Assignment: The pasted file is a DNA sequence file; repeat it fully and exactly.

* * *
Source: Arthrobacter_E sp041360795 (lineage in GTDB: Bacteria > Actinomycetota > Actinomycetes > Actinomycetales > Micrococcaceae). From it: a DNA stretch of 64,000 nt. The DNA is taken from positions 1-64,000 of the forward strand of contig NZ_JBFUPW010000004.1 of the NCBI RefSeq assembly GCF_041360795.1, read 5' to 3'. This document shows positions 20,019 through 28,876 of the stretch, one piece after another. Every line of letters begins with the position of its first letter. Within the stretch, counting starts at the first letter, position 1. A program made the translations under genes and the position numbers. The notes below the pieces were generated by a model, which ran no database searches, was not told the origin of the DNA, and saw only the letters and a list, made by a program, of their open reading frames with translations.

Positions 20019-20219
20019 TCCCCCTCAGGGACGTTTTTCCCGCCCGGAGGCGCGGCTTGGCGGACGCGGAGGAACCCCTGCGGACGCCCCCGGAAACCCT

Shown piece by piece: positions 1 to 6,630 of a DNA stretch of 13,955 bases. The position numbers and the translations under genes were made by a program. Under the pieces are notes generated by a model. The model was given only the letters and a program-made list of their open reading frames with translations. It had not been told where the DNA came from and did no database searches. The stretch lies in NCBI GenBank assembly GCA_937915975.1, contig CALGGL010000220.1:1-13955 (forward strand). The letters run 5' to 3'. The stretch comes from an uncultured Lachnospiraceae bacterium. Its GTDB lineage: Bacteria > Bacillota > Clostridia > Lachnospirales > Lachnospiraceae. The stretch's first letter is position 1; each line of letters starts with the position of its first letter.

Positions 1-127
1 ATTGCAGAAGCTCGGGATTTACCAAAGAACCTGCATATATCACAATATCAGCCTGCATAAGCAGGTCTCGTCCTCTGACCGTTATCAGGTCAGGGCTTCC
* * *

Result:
Source: Arthrobacter_E sp041360795 (lineage in GTDB: Bacteria > Actinomycetota > Actinomycetes > Actinomycetales > Micrococcaceae). From it: a DNA stretch of 64,000 nt. The DNA is taken from positions 1-64,000 of the forward strand of contig NZ_JBFUPW010000004.1 of the NCBI RefSeq assembly GCF_041360795.1, read 5' to 3'. This document shows positions 20,019 through 28,876 of the stretch, one piece after another. Every line of letters begins with the position of its first letter. Within the stretch, counting starts at the first letter, position 1. A program made the translations under genes and the position numbers. The notes below the pieces were generated by a model, which ran no database searches, was not told the origin of the DNA, and saw only the letters and a list, made by a program, of their open reading frames with translations.

Positions 20019-20219
20019 TCCCCCTCAGGGACGTTTTTCCCGCCCGGAGGCGCGGCTTGGCGGACGCGGAGGAACCCCTGCGGACGCCCCCGGAAACCCT

Shown piece by piece: positions 1 to 6,630 of a DNA stretch of 13,955 bases. The position numbers and the translations under genes were made by a program. Under the pieces are notes generated by a model. The model was given only the letters and a program-made list of their open reading frames with translations. It had not been told where the DNA came from and did no database searches. The stretch lies in NCBI GenBank assembly GCA_937915975.1, contig CALGGL010000220.1:1-13955 (forward strand). The letters run 5' to 3'. The stretch comes from an uncultured Lachnospiraceae bacterium. Its GTDB lineage: Bacteria > Bacillota > Clostridia > Lachnospirales > Lachnospiraceae. The stretch's first letter is position 1; each line of letters starts with the position of its first letter.

Positions 1-127
1 ATTGCAGAAGCTCGGGATTTACCAAAGAACCTGCATATATCACAATATCAGCCTGCATAAGCAGGTCTCGTCCTCTGACCGTTATCAGGTCAGGGCTTCC